News -

Defribillator donated to Vanuatu community

A community in Vanuatu now has a much-needed defribillator which was handed over to a grateful Lester Evans, the  Northern Healthcare District Regional Resource Coordinator by Lyn Cox during the latest aid mission to the region.

We are in the business of saving lives locally but now our helicopter rescue service has played a vital role saving lives overseas too.
The rescue helicopter has donated a Heart Start Defibrillator it no longer needs to the Northern Provincial Hospital in Santo, Vanuatu.
This Heart Start Defibrillator has been a vital piece of equipment on the Maroochydore and Bundaberg based helicopters for many years.
"When it was purchased 13 years ago it was state of the art equipment but it no longer suits the medical techniques being used by doctors and paramedics in Australia and has been replaced by other equipment on our helicopters," explained David Donaldson.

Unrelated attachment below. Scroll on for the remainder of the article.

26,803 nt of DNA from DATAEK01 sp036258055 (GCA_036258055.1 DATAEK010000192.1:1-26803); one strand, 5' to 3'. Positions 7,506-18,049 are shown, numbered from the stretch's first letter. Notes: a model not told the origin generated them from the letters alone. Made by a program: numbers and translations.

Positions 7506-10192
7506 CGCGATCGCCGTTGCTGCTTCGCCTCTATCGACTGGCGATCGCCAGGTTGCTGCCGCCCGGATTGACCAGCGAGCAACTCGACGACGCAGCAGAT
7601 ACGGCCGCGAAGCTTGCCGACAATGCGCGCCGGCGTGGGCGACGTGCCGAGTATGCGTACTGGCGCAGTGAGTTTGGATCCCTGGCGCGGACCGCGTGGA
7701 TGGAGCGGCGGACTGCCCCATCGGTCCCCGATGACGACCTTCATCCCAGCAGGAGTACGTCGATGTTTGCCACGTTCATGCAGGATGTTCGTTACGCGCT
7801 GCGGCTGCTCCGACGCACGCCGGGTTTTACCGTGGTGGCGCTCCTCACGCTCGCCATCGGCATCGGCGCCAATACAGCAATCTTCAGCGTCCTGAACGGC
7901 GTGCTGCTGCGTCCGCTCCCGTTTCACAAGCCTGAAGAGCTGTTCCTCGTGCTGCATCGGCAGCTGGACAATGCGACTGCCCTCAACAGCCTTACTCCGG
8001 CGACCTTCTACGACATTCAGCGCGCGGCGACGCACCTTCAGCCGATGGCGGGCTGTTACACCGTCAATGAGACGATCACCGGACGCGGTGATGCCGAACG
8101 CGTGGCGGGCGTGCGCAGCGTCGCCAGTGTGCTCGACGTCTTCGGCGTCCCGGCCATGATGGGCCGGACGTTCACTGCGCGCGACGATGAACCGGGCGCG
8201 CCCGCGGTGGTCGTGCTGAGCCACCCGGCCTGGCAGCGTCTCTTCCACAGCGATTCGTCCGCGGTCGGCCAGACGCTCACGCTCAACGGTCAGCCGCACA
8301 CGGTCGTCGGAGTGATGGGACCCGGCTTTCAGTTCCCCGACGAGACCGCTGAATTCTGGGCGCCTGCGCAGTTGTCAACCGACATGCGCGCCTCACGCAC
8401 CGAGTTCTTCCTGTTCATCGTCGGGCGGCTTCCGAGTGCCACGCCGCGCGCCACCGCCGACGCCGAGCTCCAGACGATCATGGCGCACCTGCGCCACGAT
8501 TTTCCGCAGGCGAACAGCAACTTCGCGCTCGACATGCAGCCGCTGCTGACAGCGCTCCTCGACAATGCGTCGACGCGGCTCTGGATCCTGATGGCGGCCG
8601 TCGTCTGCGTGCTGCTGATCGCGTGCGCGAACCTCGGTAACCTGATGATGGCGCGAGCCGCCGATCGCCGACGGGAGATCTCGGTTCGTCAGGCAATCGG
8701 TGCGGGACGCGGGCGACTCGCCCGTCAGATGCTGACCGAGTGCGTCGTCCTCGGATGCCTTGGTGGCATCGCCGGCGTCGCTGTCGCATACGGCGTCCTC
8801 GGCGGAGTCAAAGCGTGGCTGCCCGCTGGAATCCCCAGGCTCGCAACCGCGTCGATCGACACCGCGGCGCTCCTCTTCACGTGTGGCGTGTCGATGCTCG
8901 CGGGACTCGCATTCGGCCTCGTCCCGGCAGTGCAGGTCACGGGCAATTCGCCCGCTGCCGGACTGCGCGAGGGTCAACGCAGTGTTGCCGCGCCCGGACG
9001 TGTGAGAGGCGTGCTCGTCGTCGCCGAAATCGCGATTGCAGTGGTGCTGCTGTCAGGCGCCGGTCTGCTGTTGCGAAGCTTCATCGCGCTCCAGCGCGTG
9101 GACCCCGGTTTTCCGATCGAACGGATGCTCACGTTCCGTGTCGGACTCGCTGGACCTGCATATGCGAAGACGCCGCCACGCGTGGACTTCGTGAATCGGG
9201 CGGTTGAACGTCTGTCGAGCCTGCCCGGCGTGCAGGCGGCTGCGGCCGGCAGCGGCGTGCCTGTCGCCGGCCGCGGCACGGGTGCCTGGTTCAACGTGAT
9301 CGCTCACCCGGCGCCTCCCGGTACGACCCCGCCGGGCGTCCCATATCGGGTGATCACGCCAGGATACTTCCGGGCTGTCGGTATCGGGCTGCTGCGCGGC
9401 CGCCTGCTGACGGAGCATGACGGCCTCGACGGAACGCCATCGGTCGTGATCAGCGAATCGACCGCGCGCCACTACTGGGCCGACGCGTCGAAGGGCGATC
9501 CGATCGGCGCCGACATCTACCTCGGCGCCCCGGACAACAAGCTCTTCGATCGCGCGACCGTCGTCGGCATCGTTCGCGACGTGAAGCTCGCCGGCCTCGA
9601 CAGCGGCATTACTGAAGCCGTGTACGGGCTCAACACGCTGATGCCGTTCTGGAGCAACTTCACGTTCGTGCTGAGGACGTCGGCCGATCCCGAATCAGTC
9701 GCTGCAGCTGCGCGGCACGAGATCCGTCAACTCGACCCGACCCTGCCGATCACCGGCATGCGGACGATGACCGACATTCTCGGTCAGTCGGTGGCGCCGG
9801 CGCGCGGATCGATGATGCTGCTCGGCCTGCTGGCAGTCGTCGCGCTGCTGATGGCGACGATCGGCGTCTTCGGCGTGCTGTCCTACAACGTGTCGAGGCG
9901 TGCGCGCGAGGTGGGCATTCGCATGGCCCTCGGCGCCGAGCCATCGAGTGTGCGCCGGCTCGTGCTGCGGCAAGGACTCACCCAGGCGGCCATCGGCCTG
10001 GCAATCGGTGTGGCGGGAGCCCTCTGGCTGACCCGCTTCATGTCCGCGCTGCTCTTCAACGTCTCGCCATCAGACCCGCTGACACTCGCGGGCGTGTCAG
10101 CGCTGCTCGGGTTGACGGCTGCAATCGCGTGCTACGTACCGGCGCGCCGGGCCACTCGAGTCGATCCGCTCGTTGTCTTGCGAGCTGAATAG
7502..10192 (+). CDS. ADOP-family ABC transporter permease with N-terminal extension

"We're unable to use it any longer and we're pleased to see this equipment go to someone who can make full use of it."
Flight Paramedic Dave Ellaby has coordinated the donation with charity group Global Mission Partners who took the defibrillator to Vanuatu.
"I often go over and donate my time and medical skills, they're really stretched for resources and they're always so grateful for any help, it's great that the chopper can help too," Dave said.
The Northern Provincial Hospital has been surviving with just one defibrillator and the advantage of receiving a second of the same model means staff are already trained and qualified in its use and maintenance.
"This is going to be fantastic for them because at the moment when their ambulance is out the defibrillator goes with it and the hospital doesn't have one.
"The same thing happens when it is needed in the operating theatre, it means the emergency department goes without," intensive care paramedic Dave Ellaby said.
"We rely on community donations to support our operations, so to give to someone else who is also in the business of saving lives is really satisfying," said David Donaldson.